I have had success by putting the brass object in the freezer for a few minutes to get it really cold. While it's " Freezing" take the ammonia in an airtight container and heat the bottom with a hair dryer to really warm up the ammonia, then suspend the cold buckle over the warmed ammonia, it speeds up the aging process for some reason.


Last edited by Bilge Rat on Fri Oct 05, 2012 3:17 pm; edited 1 time in total
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Re: Sun Buckle Weathering - Advice Needed!!!

Post  Captain McAnen on Fri Oct 05, 2012 3:08 pm

Thanks Bilge! I'll definitely give it a shot (can't do any more harm, right? lol). I suppose it's also possible that the buckle isn't solid brass and that might have been part of the problem. I read somewhere online that ammonia can remove the brass if it is just a thin plating. Anyway, can't hurt to try the suspension method. This is what I get for trying to take the lazier route. Haha!

I actually love the way the verdigris turned out, so if I can manage to get the buckle back to a darker color I think it is going to look bad booty!

Thanks again for the help, guys!
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Re: Sun Buckle Weathering - Advice Needed!!!

Post  Captain McAnen on Fri Oct 05, 2012 4:08 pm

Sometimes I can be the most incredibly patient person in the world. Other times, like now, I'm the most impatient person who was ever born.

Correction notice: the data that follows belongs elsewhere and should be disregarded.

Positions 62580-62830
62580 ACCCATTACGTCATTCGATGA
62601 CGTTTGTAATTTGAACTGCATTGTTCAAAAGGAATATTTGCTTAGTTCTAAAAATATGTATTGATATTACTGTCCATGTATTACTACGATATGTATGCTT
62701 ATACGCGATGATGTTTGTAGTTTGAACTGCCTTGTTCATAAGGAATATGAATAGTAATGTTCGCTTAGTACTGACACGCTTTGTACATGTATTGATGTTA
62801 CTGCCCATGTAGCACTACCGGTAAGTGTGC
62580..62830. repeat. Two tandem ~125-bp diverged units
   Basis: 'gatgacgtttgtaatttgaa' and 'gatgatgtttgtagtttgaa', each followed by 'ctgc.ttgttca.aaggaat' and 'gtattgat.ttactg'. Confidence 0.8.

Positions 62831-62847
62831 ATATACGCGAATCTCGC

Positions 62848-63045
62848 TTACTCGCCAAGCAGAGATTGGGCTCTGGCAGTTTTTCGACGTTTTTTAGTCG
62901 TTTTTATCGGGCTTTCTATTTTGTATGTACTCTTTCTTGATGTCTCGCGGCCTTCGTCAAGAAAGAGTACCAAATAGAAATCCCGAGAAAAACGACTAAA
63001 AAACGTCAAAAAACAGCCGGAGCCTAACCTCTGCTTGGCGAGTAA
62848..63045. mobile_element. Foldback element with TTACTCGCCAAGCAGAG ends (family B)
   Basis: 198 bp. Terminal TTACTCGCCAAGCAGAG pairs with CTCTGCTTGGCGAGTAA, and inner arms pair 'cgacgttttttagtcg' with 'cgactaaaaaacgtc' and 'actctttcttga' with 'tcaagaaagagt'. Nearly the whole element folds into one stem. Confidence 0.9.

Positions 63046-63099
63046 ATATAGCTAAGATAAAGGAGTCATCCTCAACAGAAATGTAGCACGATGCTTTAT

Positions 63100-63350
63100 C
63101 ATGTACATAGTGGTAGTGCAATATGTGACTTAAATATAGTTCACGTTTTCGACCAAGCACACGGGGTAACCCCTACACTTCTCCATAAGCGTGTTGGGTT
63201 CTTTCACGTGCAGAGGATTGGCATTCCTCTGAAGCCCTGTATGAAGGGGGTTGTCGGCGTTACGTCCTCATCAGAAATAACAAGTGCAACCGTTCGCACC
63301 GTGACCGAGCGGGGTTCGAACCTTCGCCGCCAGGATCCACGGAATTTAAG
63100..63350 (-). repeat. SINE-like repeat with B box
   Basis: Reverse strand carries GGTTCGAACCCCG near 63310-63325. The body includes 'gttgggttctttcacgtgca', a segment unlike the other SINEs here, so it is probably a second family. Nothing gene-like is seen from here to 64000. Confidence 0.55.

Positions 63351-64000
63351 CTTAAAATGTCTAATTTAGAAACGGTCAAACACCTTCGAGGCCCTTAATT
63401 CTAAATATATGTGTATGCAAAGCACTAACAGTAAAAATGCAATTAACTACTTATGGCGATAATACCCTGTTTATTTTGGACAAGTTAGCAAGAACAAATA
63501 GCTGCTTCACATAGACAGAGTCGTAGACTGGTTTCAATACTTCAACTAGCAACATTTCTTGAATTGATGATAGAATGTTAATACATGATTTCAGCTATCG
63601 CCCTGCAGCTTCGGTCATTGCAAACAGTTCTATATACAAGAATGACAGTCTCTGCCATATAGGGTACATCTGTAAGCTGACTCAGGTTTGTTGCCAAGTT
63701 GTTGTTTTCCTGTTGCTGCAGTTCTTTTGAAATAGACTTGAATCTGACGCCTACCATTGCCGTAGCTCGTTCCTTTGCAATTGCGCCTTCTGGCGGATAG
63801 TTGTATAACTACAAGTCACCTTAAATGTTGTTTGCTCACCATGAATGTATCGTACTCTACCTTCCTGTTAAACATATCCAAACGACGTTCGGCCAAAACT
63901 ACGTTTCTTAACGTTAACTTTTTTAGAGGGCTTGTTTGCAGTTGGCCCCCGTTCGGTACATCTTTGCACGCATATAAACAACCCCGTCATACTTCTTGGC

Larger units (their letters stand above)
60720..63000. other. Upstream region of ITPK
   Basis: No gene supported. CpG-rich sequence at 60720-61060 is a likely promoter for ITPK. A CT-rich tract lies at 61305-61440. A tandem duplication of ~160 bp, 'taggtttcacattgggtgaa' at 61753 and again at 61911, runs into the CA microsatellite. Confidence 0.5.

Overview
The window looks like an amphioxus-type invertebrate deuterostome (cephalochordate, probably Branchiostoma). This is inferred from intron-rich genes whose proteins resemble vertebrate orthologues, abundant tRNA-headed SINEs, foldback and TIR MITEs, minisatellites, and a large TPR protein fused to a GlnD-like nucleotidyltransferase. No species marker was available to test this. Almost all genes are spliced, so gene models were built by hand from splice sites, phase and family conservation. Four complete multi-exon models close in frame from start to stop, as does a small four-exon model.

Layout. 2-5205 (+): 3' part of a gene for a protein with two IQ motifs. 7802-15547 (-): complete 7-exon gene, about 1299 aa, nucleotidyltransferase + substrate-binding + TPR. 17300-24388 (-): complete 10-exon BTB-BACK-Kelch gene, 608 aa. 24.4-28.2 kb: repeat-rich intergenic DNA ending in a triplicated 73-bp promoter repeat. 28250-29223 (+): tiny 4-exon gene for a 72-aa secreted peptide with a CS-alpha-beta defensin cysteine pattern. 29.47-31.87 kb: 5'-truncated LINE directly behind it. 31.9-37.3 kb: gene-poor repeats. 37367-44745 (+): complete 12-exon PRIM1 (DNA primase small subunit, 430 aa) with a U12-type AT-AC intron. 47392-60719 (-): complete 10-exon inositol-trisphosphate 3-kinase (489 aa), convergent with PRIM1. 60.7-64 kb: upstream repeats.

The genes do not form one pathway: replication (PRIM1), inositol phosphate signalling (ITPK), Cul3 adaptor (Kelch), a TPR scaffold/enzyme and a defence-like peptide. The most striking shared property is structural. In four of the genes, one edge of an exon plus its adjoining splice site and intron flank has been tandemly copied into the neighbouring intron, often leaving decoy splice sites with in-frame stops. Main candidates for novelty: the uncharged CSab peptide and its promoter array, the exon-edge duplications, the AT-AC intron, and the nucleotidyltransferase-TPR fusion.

Case in point, after Mojo suggested "rattle canning" it I took it outside and gave it a light coat of a paint I thought might work. An hour later it was dry and I took the wire brush to the edges and the sun bursts. This is the result. It's not bad, and if all else fails I think this, plus some darker acrylic paint, will get the job done.



Had I waited just a while longer I could have tried Bilge's method first. Oh well, I figure at this point I can't screw things up any worse so I'm back tracking and going to give Bilge's method a go. I let the buckle soak in paint thinner for a few minutes, then rubbed off what paint I could with a paper towel. Didn't get it all, but I'm not going to worry about this yet. I have it soaking in ammonia again right now with pennies again to see if maybe this will eat off some more of the paint. Once I get it back to a "plain" state again I'll go with the suspended ammonia fume method, heating the ammonia and chilling the buckle as Bilge suggested. We shall see what happens. Worse case scenario I'll go the acrylic paint route and make due and possibly buy another buckle later on. Best case scenario this buckle comes out looking awesome! Either way I've learned something.

Thanks again for the tips, Bilge Rat! I'll put them into action very soon and see what happens!

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Re: Sun Buckle Weathering - Advice Needed!!!

Post  Bilge Rat on Fri Oct 05, 2012 9:21 pm

Here are a few other ways to that I have tried to " Tarnish and Age" Brass



To get a "natural" aged brown brass finish with vinegar and heat:
Pour some vinegar into a plastic container and add a tablespoon or two of salt.
Mix well.
Put your pieces in mixture and let them soak for at least a few minutes.
Remove the pieces and dry with paper towel.
Place them on a cookie sheet and put them into a 450 degree oven.